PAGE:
Tigrayan youth land blow on TPLF
ownership of land has led to the relocation of hundreds of thousands of
Ethiopians in recent decades to make way for investments, profiting
foreign and local firms at the expense of farmers.
Some evictees are often no longer able to farm or access education,
healthcare, and other basic services in a country where maybe four out of
five people still live in rural areas. Expropriations in places such as
Gambella, in Oromia around highly contested Addis Ababa, and the far
south, have caused outrage after violent displacements, imprisonments, and
beatings. Now, its Tigrays turn to suffer unrest due to land
tensionswhich is just the latest of the regions challenges.
has been after protesters in the Raya area
stepped up demands to receive autonomy within Amhara region, adding to
Amhara elements claims on Wolkait, another district of Tigray. The
ruling Tigray Peoples Liberation Front (TPLF) lost most federal cabinet
positions and control of national intelligence last year. The former spy
chief Getachew Assefa, a TPLF politburo member and now advisor to the
regional president, is a from
federal authorities after being one of a of Tigrayan officials charged with
corruption and human-rights abuses.
events combined with harassment and displacement of Tigrayans, blocking of
traffic heading through Amhara to the region, and over the designs of Isaias Afewerki and
Abiy Ahmed, had allegedly led to increased public support for the TPLF,
but there is also ascendant feisty homegrown opposition.
Tigray has felt the pain of land grabbing for a long time. The
outskirts of towns such as Mekele, Shire, Humera, and Maichew have
experienced it in the name of development that benefits only the
few. The recent cause of fury in the Enderta district around Mekele is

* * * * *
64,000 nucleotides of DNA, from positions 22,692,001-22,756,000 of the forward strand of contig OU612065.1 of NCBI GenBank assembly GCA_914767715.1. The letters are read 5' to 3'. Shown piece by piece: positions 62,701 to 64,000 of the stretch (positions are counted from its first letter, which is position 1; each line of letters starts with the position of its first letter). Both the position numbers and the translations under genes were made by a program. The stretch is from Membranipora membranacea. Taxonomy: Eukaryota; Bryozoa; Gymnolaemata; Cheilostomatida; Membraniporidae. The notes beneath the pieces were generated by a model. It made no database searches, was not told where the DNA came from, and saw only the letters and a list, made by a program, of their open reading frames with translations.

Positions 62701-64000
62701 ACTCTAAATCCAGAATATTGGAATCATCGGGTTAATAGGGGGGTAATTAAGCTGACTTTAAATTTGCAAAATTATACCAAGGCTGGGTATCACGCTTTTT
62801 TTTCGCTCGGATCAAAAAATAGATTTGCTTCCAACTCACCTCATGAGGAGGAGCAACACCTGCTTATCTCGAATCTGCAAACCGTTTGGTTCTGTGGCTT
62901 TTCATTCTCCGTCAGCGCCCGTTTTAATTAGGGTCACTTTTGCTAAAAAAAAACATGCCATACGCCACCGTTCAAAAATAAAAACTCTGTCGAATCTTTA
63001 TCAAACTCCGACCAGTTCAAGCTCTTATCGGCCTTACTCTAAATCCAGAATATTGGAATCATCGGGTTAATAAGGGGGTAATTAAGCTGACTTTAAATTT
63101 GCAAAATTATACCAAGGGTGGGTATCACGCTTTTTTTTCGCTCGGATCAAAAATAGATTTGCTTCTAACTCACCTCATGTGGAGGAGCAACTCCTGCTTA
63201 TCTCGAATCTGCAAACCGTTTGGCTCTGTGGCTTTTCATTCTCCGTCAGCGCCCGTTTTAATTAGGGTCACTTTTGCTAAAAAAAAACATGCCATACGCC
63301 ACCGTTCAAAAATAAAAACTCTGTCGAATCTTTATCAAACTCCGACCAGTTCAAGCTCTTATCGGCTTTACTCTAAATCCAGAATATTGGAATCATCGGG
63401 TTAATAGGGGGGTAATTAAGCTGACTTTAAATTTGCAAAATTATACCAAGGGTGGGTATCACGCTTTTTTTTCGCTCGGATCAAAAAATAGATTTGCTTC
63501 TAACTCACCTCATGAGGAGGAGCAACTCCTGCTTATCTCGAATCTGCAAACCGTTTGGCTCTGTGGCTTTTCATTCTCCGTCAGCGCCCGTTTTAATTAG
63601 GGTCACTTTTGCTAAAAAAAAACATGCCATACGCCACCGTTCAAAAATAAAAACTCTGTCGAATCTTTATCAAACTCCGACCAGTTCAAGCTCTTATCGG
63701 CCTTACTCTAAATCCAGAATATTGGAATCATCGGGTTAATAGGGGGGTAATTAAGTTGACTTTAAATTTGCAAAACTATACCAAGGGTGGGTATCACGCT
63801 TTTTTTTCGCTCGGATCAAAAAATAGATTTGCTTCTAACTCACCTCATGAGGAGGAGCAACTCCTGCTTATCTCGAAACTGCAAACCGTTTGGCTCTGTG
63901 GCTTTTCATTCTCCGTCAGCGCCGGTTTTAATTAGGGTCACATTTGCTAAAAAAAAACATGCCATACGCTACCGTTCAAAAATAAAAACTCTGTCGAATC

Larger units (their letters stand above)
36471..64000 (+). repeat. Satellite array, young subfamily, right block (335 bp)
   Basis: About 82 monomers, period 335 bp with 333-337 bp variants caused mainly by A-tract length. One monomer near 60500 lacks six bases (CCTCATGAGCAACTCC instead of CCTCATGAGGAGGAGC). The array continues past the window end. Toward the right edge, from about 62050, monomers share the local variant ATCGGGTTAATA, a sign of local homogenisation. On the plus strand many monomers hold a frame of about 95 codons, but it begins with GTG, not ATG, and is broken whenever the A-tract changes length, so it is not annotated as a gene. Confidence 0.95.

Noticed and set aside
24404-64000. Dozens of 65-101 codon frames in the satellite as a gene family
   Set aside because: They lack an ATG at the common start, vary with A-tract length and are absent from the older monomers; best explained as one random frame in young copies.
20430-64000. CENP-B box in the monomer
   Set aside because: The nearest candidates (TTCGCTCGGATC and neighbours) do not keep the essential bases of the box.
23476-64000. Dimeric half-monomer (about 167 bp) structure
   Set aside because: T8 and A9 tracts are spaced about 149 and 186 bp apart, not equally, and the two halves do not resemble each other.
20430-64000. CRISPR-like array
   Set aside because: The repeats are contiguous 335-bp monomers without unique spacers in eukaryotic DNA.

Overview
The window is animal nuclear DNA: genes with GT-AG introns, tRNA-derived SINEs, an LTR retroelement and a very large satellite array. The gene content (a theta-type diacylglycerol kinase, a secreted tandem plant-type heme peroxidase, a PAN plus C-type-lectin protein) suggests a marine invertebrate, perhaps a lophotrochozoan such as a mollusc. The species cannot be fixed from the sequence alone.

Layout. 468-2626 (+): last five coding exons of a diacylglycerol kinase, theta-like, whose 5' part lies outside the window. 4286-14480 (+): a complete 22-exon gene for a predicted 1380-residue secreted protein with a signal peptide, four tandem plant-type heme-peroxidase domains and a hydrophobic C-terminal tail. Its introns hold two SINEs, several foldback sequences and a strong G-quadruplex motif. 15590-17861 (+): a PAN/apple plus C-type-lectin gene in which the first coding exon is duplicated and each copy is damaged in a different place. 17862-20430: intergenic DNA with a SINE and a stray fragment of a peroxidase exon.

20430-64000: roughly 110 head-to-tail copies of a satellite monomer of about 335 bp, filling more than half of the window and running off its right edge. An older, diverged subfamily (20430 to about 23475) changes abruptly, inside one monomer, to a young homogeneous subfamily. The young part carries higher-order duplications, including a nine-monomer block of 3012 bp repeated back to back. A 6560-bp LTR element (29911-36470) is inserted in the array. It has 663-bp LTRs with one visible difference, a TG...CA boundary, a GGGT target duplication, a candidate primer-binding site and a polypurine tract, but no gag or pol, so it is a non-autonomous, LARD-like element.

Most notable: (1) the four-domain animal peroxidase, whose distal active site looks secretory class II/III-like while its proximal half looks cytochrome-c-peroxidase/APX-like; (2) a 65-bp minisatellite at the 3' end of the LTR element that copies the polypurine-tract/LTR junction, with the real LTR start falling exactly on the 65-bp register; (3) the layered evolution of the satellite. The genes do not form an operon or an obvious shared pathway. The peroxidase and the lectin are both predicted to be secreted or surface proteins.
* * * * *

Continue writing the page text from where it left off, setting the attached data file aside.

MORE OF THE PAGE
mostly maladministration and corruption.
Victims have been asking the regional administration to give due
compensation for snatched land. But, no one in authority is willing to
listen to their grievances. As a result, the youths from Enderta woreda
started protesting against Tigrays governmentand have suffered for
it. The movement has mostly been led by youths from public institutions.
One of these, Nebiyu Sihul Mikael, an Ethiopia Insight who wrote about Tigrayan solidarity in
the face of the current adversity, is a university lecturer at Mekele
University and land-rights defender who recently became popular. He is now
among those detained.
On social media, he created awareness on how to ask for rights, how
to protest land policy, and how to organize a grassroots movement in a
district of Mekele called Kuha. In a meeting in early April attended by
TPLF politburo member Getachew Reda, Kuha youths demanded officials
Had Getachew not been there, they may have challenged the mayor.
However, the reassurances of the politician proved successfulat least
to buy time. On April 14, the authorities arrested around 60 youths who
participated in the meeting, including Nebiyu. Getachew said only five
troublemakers from the meeting, including Nebiyu, were arrested
weeks later for an unrelated incident that he didnt specify.
Reportedly, they were confronted by authorities when engaged in a
street-cleaning campaign. Liya Kassa, a spokesperson for Tigrays
government, didnt respond to several requests for comment, and there is
no clarity on why they were arrested. Some observers said they would have
supported the rights campaigners, but the timing was inappropriate because
of the ongoing threats to the region, and national instability.
TPLF-led governments have been arresting dissenting citizens for
decades. Denial of rights and due process has routinely been used to quash
opponents. In an interview given to Voice of America, chairman of
opposition party Arena Tigray, Abraha Desta, said he and families were
denied access to prisoners. Witnesses said this was because police had
After nine days in custody, the detainees appeared before court
without legal support and their cases were adjourned for a month. In
another potential violation of due process, that hearing was said to be
secret. Police also reportedly assaulted the arrested youths including
Nebiyu when it apprehended them in Kuha, and arrests have continued in
other parts of Tigray. Their latest court appearance was yesterday when
they were denied bail and police were granted more investigation time.
a separate case, Mehari Yohanes, Mekele University political science
teacher and director of the recently founded civil society movement, ,
was also detained for a few hours around Wukro in early April.
The organization has about 1,500 members, four branch offices
across Tigray, and strong diaspora support, according to Mehari. It is
focused on holding meetings, which it films, and working at the grassroots